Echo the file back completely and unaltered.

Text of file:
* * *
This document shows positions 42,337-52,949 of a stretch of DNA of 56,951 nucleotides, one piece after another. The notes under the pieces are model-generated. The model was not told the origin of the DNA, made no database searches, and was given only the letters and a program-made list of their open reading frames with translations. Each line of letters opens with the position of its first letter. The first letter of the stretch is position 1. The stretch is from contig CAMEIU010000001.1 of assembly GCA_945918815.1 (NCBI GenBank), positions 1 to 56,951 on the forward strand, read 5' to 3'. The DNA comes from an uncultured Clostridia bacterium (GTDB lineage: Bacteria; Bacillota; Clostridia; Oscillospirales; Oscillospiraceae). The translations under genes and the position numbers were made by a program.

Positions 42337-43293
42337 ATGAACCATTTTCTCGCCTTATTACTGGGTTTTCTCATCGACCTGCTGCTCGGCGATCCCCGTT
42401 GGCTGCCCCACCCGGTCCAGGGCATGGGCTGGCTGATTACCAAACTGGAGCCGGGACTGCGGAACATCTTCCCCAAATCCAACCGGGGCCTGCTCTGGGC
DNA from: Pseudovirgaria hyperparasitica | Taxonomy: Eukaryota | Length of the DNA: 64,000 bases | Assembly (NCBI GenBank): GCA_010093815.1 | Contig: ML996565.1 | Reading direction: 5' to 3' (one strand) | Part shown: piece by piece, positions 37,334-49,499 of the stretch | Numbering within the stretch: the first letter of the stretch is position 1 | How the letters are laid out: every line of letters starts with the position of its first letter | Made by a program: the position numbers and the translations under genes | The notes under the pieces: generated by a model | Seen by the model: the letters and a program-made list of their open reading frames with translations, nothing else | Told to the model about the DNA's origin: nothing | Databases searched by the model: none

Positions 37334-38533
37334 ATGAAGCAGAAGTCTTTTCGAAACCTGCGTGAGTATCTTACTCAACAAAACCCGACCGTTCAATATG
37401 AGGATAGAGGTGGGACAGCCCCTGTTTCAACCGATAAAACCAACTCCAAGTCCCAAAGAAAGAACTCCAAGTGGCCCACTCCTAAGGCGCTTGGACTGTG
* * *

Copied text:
This document shows positions 42,337-52,949 of a stretch of DNA of 56,951 nucleotides, one piece after another. The notes under the pieces are model-generated. The model was not told the origin of the DNA, made no database searches, and was given only the letters and a program-made list of their open reading frames with translations. Each line of letters opens with the position of its first letter. The first letter of the stretch is position 1. The stretch is from contig CAMEIU010000001.1 of assembly GCA_945918815.1 (NCBI GenBank), positions 1 to 56,951 on the forward strand, read 5' to 3'. The DNA comes from an uncultured Clostridia bacterium (GTDB lineage: Bacteria; Bacillota; Clostridia; Oscillospirales; Oscillospiraceae). The translations under genes and the position numbers were made by a program.

Positions 42337-43293
42337 ATGAACCATTTTCTCGCCTTATTACTGGGTTTTCTCATCGACCTGCTGCTCGGCGATCCCCGTT
42401 GGCTGCCCCACCCGGTCCAGGGCATGGGCTGGCTGATTACCAAACTGGAGCCGGGACTGCGGAACATCTTCCCCAAATCCAACCGGGGCCTGCTCTGGGC
DNA from: Pseudovirgaria hyperparasitica | Taxonomy: Eukaryota | Length of the DNA: 64,000 bases | Assembly (NCBI GenBank): GCA_010093815.1 | Contig: ML996565.1 | Reading direction: 5' to 3' (one strand) | Part shown: piece by piece, positions 37,334-49,499 of the stretch | Numbering within the stretch: the first letter of the stretch is position 1 | How the letters are laid out: every line of letters starts with the position of its first letter | Made by a program: the position numbers and the translations under genes | The notes under the pieces: generated by a model | Seen by the model: the letters and a program-made list of their open reading frames with translations, nothing else | Told to the model about the DNA's origin: nothing | Databases searched by the model: none

Positions 37334-38533
37334 ATGAAGCAGAAGTCTTTTCGAAACCTGCGTGAGTATCTTACTCAACAAAACCCGACCGTTCAATATG
37401 AGGATAGAGGTGGGACAGCCCCTGTTTCAACCGATAAAACCAACTCCAAGTCCCAAAGAAAGAACTCCAAGTGGCCCACTCCTAAGGCGCTTGGACTGTG